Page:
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Bipolar Research Matters


A clock and people depicting circadian rhythms


Bipolar Edinburgh April: HELIOS-BD research study update


Written by Dr Amber Roguski, PhD & Dr Nicole Needham, MRCPsych


In January 2024 we attended the Bipolar Edinburgh meeting to talk about the science behind the HELIOS-BD research project (www.heliosbd.com) and to invite members to participate in the study. We were very grateful to be welcomed by the group, and had some really interesting discussions about how light levels and different seasons affect people with bipolar.


Since then, we have been busy recruiting participants to the study and starting data collection.

We are aiming to recruit 180 people to the study – 60 people with bipolar currently taking lithium, 60 people with bipolar not currently taking lithium, and 60 people without bipolar.

We officially launched the study in January 2024, and to date we have recruited:


·      9 people with bipolar taking lithium

·      13 people with bipolar not taking lithium

·      10 people without bipolar


This is 32 (17%) of our target of 180 participants, which is really incredible progress. We have been pleasantly surprised by the amount of interest in the study, a significant proportion of which has come from Bipolar Edinburgh members. We are incredibly grateful to every person who has read the information and considered participating. Taking part in research isn’t for everyone, and the HELIOS-BD study is a big commitment! We have really enjoyed chatting with people about the study, whether or not they have taken part, and it is a highlight of our days.


Beyond recruitment, working on the study has been incredibly interesting, as well as a big learning curve! One of the most complicated parts of the study are the overnight stays – where participants spend 2 nights at the Royal Infirmary of Edinburgh and have regular blood samples taken to measure levels of the hormone melatonin (which helps regulate the body clock and sleep-wake cycles). On the second night, participants get woken up in the night and spend 30 minutes sat in front of a bright light. This is so we can see how the light affects melatonin levels, and whether people with bipolar are more sensitive to light. During these visits, participants are looked after by very experienced research nurses who perform all the research tasks.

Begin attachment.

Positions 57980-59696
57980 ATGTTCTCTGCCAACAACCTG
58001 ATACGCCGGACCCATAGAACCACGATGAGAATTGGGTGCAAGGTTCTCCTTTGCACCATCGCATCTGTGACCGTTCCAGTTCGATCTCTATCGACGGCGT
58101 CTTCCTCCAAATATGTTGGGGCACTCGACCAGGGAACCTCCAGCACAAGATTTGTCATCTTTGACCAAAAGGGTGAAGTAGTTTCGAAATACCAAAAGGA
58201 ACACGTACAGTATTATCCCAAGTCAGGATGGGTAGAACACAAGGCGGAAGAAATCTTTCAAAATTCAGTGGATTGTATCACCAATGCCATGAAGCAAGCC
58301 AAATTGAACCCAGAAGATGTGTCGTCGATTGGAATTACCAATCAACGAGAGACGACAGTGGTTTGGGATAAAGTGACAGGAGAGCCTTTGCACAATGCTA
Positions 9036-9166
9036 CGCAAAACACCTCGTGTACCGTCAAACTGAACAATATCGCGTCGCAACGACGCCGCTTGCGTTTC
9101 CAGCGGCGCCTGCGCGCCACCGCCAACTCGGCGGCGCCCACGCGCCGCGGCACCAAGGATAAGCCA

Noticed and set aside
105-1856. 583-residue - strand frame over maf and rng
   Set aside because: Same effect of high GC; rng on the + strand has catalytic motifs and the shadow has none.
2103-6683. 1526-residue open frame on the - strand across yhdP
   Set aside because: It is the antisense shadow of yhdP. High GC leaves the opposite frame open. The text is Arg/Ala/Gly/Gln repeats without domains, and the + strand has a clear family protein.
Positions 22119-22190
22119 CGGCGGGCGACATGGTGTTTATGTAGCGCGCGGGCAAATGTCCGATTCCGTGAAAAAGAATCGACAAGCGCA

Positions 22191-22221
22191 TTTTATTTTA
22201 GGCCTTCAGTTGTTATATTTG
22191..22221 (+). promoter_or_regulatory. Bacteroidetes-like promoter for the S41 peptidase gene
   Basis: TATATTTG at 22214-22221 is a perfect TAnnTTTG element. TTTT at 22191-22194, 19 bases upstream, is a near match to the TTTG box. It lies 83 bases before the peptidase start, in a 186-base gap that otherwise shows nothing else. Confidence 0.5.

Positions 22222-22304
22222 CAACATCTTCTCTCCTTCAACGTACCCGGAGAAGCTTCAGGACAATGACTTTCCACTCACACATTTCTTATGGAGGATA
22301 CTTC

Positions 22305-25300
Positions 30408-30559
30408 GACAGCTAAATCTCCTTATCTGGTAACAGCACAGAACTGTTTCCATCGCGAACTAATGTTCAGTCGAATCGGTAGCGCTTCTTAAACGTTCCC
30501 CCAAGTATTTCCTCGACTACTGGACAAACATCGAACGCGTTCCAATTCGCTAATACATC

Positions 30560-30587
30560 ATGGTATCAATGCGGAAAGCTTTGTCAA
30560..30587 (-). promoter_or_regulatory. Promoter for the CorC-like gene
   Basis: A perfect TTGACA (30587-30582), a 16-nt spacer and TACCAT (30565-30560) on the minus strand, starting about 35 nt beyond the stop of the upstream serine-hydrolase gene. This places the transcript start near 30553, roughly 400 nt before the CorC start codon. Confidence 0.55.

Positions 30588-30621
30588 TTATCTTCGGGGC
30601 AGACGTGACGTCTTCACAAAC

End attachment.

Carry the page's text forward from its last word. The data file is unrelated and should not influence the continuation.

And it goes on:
These overnight stays are usually the part of the study that people are most unsure about, so we have been working very closely with the nursing staff and study participants to ensure the stays are as comfortable as possible. So far, 10 people have completed the overnight stays and only one person was unable to complete the light exposure due to a mild side effect.  We have had very positive feedback about the nursing staff, specifically their kindness and ensuring participants understand what to expect. Some people even said they slept well!


We are also performing scans of the retina, which provide detailed images of the back of the eye. 25 people have completed their first scan, which is a great achievement. We want to find out if there are differences in these images in people with bipolar disorder compared to those without bipolar disorder, and if this could account for any changes in sensitivity to light.  This aspect of the study has also been going well, and we are starting to collect feedback to see if any improvements can be made to the participant experience.


We will be recruiting participants to the study for the next couple of years, and are grateful to be continuing our collaboration with Bipolar Edinburgh. If you have not previously heard about the project and are interested in taking part, please visit our website www.heliosBD.com for more information (click ‘take part’) or contact us at heliosbd@ed.ac.uk or on 07788512143.


We are keen to get more research news and study updates to Bipolar Edinburgh members, as ultimately you are the people who bipolar research matters most to. If there is a research topic you would like to find out more about, or if you would like to write an article in collaboration with researchers, please get in touch! You can contact Amber Roguski at amber.roguski@ed.ac.uk.

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